Burson has a reputation in the industry for building quality products. When Burson PR guru Jonathan Scull contacted me I was excited to accept the offer to review the Virtuoso. My first experience with Burson first came with the Soloist amplifier. Burson’s philosophy has been not to use op-amps in their designs and fewer parts in the signal path. Their website www.bursonaudio.com has technical information which explains their design concepts in detail. The Virtuoso has a discrete 4W Class A amplifier with a built in 32 bit digital to analogue Converter.
The Virtuoso uses the Soloist amplifier with the either the ESS 9018 Sabre DAC or the Burr Brown 1793 chip. The older Conductor used a different stepped volume control that many felt was noisy and distracting. The older Conductor only offered the ESS Sabre DAC while the new one-gives the buyer better choices to accommodate different individual listening preferences.
The review sample Burson sent had ESS 9018 DAC and is priced at $1995. The Burr-Brown 1793 DAC model is priced at $1495 The Conductor is loaded with features and also has a high quality pre-amp and DAC included. The amplifier was hooked up to the main system using a Dared 2A3 amplifier and the Omega Super 6 Alnico speakers. The MacBook (used as a source) was connected with a Nordost Blue Heaven USB cable. The Dared amplifier was 9 feet away from the rack so it required a 3M Nordost Blue Heaven interconnect to be used with the Virtuoso DAC.
Using the amplifier with a 3M interconnect was a first for me. Usually I like to keep the connections short to get the best sound from the system .The source used with the Macbook also included Amara HiFi software streaming both iTunes and my personal IMAC library with WiFi. Tidal lossless streaming was also used with its enormous library.
The Audeze LCD X and XC headphones are efficient and in my experience benefit with amplifiers using power. The 4W into 16-ohm power of the Virtuoso brought out the best of what the LCD X and XC had to offer. The Virtuoso power benefitted the Audeze headphones with better soundstage definition and better front to back space. Classical recordings were heard with more layering and good front to back space.
The “Fanfare for the Common Man” on many other amplifiers falls apart, not so with the Burson. The Virtuoso handled wide dynamic swings and the soundstage had superb imaging which made it easy to follow individual sections of the orchestra. The speed of the Virtuoso was fast and able to deliver the wide dynamic swings in the recording .The speed of the Virtuoso handled the tympani strikes with extension and tonality that was believable and explosive. The thunderous whacks of the instrument were precise with definition and impact. The performance was breathtaking and believable and never felt that as if anything was missing in the performance. My bones shiver every time I hear this track reproduced correctly. The track is a masterpiece on this Keith Johnson mastered performance on Reference Recordings.
The transparency and imaging on female vocals is astonishing. Melody Gardot’s “Sweet Memory” track from her Worrisome Heart album sounded like she was in the room. The sound was alive and her vocal was distinct and seductive. Listening to Melody had me totally involved with her performance. The sound coming from the AKG K812 was awesome. The Virtuoso was able to easily adjust to the more efficient and less power hungry headphone. The sound coming from the Virtuoso was well defined and transparent.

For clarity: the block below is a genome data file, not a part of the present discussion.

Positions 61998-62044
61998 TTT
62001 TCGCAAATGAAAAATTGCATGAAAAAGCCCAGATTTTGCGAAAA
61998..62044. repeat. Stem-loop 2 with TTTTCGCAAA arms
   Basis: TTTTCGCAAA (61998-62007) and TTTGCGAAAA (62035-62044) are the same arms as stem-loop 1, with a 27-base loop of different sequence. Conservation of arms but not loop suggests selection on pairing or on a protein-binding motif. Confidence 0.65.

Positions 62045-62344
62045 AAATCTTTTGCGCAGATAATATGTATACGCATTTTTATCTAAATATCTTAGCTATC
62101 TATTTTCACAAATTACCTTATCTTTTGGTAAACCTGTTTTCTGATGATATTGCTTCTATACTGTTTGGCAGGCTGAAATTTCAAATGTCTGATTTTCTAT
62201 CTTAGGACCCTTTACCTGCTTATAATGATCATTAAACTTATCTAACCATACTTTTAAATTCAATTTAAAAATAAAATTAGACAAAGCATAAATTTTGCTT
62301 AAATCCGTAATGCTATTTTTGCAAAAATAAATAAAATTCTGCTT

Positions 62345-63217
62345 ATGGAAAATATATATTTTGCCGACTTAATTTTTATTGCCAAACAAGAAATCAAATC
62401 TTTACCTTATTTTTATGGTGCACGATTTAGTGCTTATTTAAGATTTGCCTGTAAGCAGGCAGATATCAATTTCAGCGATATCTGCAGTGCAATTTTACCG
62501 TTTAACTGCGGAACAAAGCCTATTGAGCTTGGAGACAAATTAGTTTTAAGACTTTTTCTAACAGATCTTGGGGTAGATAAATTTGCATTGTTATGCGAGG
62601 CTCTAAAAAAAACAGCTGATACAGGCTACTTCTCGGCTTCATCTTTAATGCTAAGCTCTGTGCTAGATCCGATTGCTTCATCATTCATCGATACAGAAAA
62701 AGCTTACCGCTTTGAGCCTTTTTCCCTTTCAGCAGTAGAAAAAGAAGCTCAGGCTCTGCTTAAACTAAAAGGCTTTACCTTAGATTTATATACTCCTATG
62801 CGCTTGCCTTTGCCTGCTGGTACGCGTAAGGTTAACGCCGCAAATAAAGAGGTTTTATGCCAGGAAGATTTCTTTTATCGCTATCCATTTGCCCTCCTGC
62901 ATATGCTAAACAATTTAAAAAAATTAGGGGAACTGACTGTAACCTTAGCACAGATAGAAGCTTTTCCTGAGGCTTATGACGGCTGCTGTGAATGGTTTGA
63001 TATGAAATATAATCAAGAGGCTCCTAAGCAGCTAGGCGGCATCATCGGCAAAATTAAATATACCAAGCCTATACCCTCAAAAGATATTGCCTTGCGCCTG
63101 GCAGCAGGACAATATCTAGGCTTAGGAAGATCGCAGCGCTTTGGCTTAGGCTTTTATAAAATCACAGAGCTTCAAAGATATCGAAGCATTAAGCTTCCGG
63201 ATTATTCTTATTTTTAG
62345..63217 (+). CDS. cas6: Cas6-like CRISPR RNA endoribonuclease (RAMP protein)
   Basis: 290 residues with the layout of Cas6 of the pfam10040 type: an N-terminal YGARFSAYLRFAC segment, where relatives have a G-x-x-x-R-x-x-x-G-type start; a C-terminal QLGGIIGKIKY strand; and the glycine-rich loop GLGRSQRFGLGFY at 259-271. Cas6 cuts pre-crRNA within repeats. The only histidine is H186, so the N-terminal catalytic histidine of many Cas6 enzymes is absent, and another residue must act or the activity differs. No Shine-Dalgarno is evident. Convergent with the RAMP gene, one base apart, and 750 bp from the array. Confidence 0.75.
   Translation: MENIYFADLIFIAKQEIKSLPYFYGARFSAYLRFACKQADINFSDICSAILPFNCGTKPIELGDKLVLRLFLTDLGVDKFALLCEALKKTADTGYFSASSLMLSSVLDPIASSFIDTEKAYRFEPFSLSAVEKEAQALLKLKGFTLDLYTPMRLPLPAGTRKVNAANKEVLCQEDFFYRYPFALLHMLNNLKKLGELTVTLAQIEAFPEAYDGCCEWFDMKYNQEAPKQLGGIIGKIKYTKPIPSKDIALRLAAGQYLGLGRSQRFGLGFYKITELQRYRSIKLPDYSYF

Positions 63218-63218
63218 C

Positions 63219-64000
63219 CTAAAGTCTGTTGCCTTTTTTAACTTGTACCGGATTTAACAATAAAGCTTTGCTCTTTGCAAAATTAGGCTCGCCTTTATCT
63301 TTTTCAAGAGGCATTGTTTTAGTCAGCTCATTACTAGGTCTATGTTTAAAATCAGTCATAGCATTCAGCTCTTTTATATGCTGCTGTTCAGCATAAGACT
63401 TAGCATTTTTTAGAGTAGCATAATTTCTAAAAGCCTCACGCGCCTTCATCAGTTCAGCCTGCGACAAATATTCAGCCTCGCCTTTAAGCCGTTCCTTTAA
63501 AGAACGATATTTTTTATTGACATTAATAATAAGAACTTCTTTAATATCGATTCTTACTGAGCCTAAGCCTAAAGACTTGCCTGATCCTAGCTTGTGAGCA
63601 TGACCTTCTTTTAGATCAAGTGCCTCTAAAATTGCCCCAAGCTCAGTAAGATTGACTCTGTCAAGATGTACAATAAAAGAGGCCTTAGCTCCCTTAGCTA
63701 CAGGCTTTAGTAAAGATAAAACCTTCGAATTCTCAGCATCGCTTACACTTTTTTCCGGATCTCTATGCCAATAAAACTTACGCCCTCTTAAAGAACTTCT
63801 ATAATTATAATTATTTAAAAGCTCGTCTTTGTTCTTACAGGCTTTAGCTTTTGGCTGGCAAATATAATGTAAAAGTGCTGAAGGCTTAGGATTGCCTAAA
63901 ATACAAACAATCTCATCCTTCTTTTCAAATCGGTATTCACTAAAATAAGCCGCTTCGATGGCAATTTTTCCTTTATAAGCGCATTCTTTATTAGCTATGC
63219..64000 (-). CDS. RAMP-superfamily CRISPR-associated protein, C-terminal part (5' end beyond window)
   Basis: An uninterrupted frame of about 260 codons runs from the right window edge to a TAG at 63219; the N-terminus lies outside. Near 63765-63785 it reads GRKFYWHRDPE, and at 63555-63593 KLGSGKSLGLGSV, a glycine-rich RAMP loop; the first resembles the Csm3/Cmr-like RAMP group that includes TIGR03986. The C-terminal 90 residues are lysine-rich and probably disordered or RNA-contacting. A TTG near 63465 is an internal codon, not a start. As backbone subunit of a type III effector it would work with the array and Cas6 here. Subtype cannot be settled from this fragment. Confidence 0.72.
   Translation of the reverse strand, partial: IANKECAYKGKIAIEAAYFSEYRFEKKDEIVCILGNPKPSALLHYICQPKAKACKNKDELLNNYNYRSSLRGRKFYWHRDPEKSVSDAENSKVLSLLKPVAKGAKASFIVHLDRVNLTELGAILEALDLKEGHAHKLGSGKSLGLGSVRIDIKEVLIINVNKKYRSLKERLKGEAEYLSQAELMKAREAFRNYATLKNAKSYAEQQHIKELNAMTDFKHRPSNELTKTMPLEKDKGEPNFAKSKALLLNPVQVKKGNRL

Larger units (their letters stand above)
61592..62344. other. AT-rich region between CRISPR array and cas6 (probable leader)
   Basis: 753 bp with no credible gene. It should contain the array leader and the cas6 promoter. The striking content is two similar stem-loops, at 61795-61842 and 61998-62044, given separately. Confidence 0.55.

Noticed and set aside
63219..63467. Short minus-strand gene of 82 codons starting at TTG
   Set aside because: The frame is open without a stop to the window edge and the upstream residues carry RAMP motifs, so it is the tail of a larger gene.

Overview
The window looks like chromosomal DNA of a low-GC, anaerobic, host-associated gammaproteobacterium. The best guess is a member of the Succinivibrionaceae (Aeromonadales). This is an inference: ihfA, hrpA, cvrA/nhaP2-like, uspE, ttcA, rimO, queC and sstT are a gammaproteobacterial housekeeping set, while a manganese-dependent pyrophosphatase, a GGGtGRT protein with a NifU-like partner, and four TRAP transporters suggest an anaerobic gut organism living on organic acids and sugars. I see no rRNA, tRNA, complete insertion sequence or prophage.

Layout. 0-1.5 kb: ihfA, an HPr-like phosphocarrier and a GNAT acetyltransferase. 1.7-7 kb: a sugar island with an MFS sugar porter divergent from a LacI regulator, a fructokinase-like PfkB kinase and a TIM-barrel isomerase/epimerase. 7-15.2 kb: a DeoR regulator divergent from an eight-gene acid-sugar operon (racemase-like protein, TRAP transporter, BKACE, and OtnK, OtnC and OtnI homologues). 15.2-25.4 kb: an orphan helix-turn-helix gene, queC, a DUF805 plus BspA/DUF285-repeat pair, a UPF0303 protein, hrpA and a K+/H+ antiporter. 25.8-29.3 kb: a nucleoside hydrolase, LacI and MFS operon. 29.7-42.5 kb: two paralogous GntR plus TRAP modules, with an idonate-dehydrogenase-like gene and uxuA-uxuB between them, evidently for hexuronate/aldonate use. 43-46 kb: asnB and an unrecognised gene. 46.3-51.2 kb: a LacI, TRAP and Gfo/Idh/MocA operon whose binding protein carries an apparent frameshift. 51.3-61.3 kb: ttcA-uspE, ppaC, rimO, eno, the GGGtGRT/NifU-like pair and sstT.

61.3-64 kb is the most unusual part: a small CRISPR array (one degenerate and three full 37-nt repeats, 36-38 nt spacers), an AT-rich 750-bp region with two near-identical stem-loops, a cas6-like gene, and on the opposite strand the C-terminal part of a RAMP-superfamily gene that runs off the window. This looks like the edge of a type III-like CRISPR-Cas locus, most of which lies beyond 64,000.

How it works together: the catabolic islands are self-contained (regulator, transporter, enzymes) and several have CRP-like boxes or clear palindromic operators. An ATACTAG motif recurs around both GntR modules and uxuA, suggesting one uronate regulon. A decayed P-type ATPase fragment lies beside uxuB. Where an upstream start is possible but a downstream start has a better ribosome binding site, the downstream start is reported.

Harry Connick’s vocal on a “Nightingale Sang in Berkleigh Square” from his “We are Love “album is one of my favorites and includes a haunting sax solo from Branford Marsalis. When reproduced properly the performance by Marsalis is lifelike and the tonality of his instrument is spectacular. The Virtuoso nailed Marsalis sax and the vocal was as good as I have heard it reproduced. The sound was well defined and you could close your eyes and vision the outline of Marsalis with air in his own space in a defined soundstage. The chemistry between Connick and Marsalis needs to be heard on this track to fully appreciate the synergy of the two musicians.
The Hd800 many feel is a difficult headphone to match with amplifiers and the Virtuoso had no problem driving the HD800 easily. The HD800 sounded musical and was more than a good match with the Virtuoso. There are no adjustable gain switches but what is impressive the Conductor easily adjusts to different headphone impedances and plays different headphones as if it is on automatic pilot.
I liked not having to switch or adjust gain and the amplifier was effortless while playing the HD800. Listening to Chris Botti‘s trumpet in the “Live in Boston” easily showcased the treble extension on the Virtuoso. Missing was any harshness that appear in amplifiers that sacrifice treble extension. On “Ave Maria “the sound was as if I were in Symphony Hall. Botti’ s blowing into his trumpet on this tack and holding a note is spectacular and the Virtuoso nailed the solo and did not falter.
The acoustics of the room was easily heard. I could hear deep into the recording and got lost in the performance. Botti’s trumpet was in its own space and well defined. The air was extraordinary and the detail of the recording had me hooked. The sound was never harsh and had the correct bite necessary to make this performance believable. Botti’s tone was exceptional and it was as if I was there listening to a live performance. The tone and accuracy of the Virtuoso never let me down while listening to this performance.
The DAC into the 2 channel rig:
Never using a 3M interconnect previously had me concerned while attaching the Nordost Blue Heaven to the Dared 2A3 amplifier. Never before in any review had I used a long interconnect and was worried about common issues (noise) that arise from using long length of cables. The Omega Super 6 speakers are one of the most revealing and detailed speakers I have experienced and it would let any shortcomings in the chain easily be heard.